Robert B. Stone to lead NSF Division of Civil, Mechanical and Manufacturing Innovation
October 22, 2018
The National Science Foundation (NSF) has selected Robert B. Stone of Oregon State University as division director of the Division of Civil, Mechanical and Manufacturing Innovation (CMMI) in the Directorate for Engineering. Stone, who begins his NSF appointment on Dec. 10, 2018, is a professor of mechanical engineering in the Oregon State School of Mechanical, Industrial and Manufacturing Engineering (MIME).
“NSF welcomes Dr. Stone’s strength in interdisciplinary research, industry partnership and hands-on engineering education, as well as his notable expertise in complex engineering design,” says Dawn Tilbury, NSF assistant director for engineering. “His leadership and experience will help build engineering collaborations and develop emerging opportunities for CMMI-funded research and education.”
After joining Oregon State in 2009, Stone led the School of MIME during 2011-2015 and strengthened the school’s activities in humanitarian engineering, robotics, advanced manufacturing and next-generation materials. Since 2014, he has served as co-director of the Oregon State site of the Center for e-Design, an NSF-funded Industry-University Cooperative Research Center. The Center creates new paradigms and electronic tools for design that lead to higher-quality, lower-cost engineered products and systems while reducing the time associated with complex design.
Previously, Stone spent 10 years at the Missouri University of Science and Technology, rising from assistant professor in 1998 to professor of interdisciplinary engineering in 2008. For more than four years, he was director of the Student Design and Experiential Learning Center, where he guided the Center’s learning initiative and oversaw student teams in design competition activities.
Stone’s main research interests are design theories and methodologies, particularly product architectures, functional representations, automated conceptual design techniques and innovation strategies for new product design, including solar homes and bio-inspired products. Since 2000, he has been developing and growing a shared design repository to model, exchange and reuse product design information and tools. He has published more than 180 peer-reviewed journal and conference papers and advised 15 doctoral students and postdoctoral fellows in research.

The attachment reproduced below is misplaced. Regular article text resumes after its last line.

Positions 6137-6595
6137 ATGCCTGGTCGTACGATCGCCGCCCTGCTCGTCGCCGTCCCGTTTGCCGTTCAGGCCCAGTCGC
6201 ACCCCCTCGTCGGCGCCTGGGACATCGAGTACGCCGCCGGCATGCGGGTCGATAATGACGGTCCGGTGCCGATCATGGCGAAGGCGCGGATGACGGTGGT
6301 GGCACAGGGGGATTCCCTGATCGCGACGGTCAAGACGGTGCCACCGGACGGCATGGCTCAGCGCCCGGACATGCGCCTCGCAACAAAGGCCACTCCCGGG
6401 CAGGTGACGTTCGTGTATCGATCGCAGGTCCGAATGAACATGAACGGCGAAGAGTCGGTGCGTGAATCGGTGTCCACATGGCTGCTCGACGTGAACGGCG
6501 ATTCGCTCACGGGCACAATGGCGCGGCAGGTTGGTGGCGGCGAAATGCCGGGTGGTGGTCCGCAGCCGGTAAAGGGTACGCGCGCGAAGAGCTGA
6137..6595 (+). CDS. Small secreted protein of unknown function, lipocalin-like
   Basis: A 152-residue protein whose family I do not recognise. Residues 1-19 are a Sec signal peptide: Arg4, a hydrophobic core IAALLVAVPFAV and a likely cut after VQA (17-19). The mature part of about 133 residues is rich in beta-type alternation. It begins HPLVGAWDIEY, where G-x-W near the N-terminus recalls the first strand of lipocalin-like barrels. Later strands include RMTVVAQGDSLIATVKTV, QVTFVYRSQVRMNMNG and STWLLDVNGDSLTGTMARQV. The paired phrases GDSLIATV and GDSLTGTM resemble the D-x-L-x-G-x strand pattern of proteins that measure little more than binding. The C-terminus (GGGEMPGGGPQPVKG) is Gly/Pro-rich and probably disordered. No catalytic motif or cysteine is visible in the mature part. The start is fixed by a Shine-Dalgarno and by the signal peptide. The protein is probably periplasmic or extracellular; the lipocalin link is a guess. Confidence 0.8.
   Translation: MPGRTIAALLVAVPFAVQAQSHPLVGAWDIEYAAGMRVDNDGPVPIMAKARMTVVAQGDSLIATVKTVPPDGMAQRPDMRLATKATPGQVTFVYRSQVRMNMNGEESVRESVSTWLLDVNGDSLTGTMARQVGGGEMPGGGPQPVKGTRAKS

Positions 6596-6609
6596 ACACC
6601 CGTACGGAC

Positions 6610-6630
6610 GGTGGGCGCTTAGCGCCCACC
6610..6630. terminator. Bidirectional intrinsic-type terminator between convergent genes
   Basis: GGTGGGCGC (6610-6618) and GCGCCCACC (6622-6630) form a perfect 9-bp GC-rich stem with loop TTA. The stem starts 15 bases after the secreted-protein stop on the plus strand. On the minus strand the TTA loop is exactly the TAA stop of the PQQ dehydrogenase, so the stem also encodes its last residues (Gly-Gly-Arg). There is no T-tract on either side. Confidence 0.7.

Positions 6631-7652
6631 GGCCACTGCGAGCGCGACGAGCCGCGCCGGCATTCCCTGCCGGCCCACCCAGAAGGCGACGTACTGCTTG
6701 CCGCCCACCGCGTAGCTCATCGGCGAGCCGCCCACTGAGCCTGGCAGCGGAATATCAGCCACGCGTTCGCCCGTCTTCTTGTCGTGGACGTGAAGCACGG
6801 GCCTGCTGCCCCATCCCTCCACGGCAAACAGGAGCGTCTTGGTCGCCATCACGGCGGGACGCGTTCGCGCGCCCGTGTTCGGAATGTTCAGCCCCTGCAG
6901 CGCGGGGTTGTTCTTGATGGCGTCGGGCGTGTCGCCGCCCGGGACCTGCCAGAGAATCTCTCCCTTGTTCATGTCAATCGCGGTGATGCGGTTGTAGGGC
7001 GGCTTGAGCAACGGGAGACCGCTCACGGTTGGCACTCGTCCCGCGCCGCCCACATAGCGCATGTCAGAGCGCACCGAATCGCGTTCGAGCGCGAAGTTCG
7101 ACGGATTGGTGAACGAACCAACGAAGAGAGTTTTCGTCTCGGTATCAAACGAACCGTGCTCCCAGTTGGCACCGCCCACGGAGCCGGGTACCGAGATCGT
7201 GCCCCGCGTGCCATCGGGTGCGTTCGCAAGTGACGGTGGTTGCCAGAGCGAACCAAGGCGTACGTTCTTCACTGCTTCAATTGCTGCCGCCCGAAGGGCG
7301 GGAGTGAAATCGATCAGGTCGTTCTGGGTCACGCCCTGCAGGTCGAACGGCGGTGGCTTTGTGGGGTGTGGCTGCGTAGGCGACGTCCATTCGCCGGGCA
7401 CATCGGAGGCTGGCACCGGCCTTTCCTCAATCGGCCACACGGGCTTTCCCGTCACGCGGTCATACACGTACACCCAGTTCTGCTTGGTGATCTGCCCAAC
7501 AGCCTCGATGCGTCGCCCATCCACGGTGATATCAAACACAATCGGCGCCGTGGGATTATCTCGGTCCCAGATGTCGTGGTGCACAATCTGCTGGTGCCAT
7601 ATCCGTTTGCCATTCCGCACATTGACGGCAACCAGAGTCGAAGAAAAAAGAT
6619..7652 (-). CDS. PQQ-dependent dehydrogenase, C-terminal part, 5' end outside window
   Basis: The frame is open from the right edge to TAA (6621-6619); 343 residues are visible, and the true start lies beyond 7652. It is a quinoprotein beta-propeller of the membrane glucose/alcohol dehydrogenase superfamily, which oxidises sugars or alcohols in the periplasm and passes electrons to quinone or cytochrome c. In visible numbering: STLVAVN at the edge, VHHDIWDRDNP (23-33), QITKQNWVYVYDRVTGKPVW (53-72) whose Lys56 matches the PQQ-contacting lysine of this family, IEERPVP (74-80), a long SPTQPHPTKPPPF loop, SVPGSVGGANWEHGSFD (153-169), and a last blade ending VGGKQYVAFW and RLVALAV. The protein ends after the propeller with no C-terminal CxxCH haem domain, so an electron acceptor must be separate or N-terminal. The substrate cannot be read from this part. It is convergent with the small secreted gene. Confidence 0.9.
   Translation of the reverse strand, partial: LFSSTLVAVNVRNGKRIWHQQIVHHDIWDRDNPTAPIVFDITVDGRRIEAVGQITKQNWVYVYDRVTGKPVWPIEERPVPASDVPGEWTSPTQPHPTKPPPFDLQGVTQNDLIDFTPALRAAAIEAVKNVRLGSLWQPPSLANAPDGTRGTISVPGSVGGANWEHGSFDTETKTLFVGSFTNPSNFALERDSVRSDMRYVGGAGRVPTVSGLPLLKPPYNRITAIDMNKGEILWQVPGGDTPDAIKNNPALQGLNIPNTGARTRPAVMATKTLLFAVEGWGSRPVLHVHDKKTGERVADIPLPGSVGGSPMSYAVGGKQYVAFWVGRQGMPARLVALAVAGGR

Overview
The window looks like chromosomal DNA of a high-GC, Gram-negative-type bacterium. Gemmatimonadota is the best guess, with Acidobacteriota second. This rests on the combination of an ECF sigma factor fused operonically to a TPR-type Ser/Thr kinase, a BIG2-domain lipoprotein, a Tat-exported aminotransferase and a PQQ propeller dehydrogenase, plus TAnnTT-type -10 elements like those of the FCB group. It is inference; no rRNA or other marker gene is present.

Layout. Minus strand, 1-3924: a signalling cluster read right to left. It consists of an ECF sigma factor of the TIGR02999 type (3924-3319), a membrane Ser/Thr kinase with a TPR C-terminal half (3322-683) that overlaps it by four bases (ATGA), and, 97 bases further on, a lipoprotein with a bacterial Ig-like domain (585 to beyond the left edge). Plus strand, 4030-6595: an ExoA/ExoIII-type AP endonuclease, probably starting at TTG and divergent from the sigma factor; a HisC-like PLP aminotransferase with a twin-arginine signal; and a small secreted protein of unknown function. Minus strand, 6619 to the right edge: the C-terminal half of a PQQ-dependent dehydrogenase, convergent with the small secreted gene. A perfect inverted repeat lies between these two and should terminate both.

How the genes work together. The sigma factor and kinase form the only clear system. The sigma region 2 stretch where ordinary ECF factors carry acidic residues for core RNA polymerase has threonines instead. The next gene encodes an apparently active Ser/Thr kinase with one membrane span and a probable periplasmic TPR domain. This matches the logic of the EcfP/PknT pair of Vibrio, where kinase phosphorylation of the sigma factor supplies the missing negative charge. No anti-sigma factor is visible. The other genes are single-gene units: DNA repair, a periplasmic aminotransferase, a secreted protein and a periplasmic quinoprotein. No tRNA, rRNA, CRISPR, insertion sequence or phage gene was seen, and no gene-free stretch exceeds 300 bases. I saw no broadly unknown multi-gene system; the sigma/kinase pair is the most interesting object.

Stone earned his Bachelor of Science and his Master of Science in aerospace engineering at the University of Missouri-Rolla (now the Missouri University of Science and Technology) and his doctorate in mechanical engineering from the University of Texas at Austin. Prior to his graduate studies, he was a space shuttle flight controller at the NASA Johnson Space Center.
Stone is an active member of the American Society of Mechanical Engineers (ASME) and other professional societies, organizing many technical sessions and conferences. He has received numerous awards for faculty excellence and teaching, rehabilitation engineering and diversity and inclusion, and is a Fellow of ASME.
CMMI advances the future of manufacturing, the design of innovative materials and building technologies, infrastructure resilience and sustainability, and tools and systems for decision-making, robotics and controls.
Sarah Bates, NSF, (703) 292-7738, email@example.com
The U.S. National Science Foundation propels the nation forward by advancing fundamental research in all fields of science and engineering. NSF supports research and people by providing facilities, instruments and funding to support their ingenuity and sustain the U.S. as a global leader in research and innovation. With a fiscal year 2020 budget of $8.3 billion, NSF funds reach all 50 states through grants to nearly 2,000 colleges, universities and institutions. Each year, NSF receives more than 40,000 competitive proposals and makes about 11,000 new awards. Those awards include support for cooperative research with industry, Arctic and Antarctic research and operations, and U.S. participation in international scientific efforts.